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Topics in Linguistics E: Bayesian Computational Methods in Historical Linguistics


This is an extra Topics course, only open to students of the ResMA Linguistics.


The ‘Topics in Linguistics’ courses offer up to date courses on linguistic research by LUCL staff. The actual content of these courses vary.

This year’s ‘Topics in Linguistics E’ course takes a look at the recent trend of Bayesian phylogenetics in historical linguistics, where big linguistic datasets, such as collections of word lists, are used in computer methods to re-construct family trees. The course will provide the background necessary for critically evaluating studies employing such methods. To achieve this, the course will be split between lectures on the theoretical foundations of Bayesian inference using computers and critical reading of literature articles from the topic.

Course objectives

  • Students will be aware of opportunities and limits of Bayesian models.
    • Students will have a good grasp of the computer modelling sociolect. This includes concepts such as “Markov chain Monte Carlo method”, “robustness”, “garbage-in/garbage-out”, “likelihood”, “marginal posterior probability”, “uninformative prior”, “pre-processing” etc.
    • Students will be able to assess the value of results from Bayesian phylogenetic modelling literature.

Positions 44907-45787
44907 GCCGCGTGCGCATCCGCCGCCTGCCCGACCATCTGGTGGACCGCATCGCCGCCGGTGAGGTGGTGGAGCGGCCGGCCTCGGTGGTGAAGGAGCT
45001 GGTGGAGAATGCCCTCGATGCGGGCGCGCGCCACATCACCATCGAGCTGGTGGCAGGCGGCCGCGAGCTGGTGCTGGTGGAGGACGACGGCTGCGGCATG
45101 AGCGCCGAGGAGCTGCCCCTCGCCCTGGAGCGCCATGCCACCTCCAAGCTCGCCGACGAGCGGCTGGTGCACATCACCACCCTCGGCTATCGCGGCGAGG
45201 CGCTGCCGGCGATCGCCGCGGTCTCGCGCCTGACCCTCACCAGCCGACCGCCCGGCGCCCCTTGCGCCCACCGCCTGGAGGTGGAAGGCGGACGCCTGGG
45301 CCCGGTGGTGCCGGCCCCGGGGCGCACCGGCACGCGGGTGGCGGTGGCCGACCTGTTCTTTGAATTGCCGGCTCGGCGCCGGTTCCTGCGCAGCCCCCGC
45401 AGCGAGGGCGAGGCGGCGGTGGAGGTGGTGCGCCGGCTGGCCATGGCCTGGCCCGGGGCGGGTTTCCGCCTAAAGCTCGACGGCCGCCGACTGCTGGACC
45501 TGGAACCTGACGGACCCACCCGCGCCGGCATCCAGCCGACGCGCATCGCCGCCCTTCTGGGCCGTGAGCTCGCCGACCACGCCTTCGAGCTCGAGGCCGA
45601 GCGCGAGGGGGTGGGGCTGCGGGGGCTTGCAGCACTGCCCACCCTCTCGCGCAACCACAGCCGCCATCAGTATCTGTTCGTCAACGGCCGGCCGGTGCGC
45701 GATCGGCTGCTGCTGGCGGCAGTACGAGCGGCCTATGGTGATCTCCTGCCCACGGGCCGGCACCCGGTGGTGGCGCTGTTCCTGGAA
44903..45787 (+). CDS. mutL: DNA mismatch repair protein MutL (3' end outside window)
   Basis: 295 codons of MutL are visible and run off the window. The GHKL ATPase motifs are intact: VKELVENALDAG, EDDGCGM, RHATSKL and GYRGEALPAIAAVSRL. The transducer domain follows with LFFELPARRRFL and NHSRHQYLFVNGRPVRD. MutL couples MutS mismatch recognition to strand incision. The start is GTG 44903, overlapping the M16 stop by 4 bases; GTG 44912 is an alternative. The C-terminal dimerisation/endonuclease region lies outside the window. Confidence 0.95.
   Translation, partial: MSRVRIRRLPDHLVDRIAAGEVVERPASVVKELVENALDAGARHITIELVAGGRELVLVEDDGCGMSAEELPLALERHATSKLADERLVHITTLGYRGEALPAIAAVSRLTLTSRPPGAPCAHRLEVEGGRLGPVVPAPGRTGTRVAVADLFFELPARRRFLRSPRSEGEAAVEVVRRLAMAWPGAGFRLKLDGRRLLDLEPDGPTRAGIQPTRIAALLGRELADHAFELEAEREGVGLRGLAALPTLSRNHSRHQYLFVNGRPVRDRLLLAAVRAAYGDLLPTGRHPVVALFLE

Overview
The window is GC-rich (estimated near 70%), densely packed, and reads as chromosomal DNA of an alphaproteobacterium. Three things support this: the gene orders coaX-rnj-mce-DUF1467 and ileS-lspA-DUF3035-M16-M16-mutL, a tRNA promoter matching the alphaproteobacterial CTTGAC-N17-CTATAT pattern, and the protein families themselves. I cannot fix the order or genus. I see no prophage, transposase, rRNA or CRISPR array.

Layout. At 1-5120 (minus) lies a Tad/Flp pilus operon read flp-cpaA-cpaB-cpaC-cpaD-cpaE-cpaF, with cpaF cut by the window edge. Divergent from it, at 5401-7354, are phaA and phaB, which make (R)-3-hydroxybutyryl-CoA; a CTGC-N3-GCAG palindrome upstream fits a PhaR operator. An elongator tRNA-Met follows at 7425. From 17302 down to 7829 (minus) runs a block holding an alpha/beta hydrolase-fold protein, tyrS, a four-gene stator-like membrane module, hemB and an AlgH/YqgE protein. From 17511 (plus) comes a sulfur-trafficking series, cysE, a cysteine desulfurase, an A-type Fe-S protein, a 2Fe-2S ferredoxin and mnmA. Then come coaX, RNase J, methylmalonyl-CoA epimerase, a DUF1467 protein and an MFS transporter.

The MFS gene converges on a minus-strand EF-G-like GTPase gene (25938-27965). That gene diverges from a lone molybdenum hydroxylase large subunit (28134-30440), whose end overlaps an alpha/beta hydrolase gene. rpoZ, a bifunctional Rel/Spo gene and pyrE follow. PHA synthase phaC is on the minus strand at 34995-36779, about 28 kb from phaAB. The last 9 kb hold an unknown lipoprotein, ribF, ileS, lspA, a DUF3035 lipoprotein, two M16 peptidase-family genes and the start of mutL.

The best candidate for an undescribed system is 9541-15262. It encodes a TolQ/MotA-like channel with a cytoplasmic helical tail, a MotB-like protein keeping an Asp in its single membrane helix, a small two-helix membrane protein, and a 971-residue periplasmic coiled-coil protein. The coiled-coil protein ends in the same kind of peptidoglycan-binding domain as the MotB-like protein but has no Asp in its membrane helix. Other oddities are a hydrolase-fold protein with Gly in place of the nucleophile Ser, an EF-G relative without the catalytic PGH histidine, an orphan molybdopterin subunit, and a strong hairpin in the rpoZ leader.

2 h weekly Linguistics research

Mode of instruction

  • Seminar

Course Load

Total course load: 140 h (5EC)

  • Amount of lectures: 2 h per week × 7 weeks = 14 h

  • Preparation lectures/Compulsory Literature: 7 h per week × 7 weeks = 49 h

  • Preparation Assignment 2: 25 h

  • Assignment 1 (Article Assessment): 30 h

  • Assignment 2 (Written Examination): 2h

  • Assignment 3 (Peer Review): 20 h

Assessment method

  • Written examination with open questions. (40%)

  • Paper: An assessment of one article from a selection taken from the Bayesian inference literature, in the style of a peer review. (40%)

  • Short Paper: Reviewing the article assessments written by a fellow student. (20%)


The final mark for the course is established by determining the weighted average according to the percentages given above.


Resit is available for all parts of the assignment that got marks of 5.5 or less.

Exam review

How and when an exam review will take place will be disclosed together with the publication of the exam results at the latest. If a student requests a review within 30 days after publication of the exam results, an exam review will have to be organized.


Blackboard will be used for:

  • Course information and course documents

  • Reading list

Reading list

The reading list consist of a selection of articles from the Bayesian phylogenetics literature. The reading list will be made available through Blackboard.


Enrolment through uSis for the course and the examination or paper is mandatory.
General information about uSis is available in English and Dutch


Dr. G.A. Kaiping

Education Administration Office van Wijkplaats:

Coordinator of Studies: Else van Dijk


Students should be familiar with some basic concepts from historical linguistics, such as “cognate”, “systematic sound change” and “reconstructed proto-languages”.
A passing familiarity with scientific terms related to the contents of the course will be helpful: Concepts such as “logarithm”, “conditional probability”, and “mutation” will be explained shortly, but then taken for granted.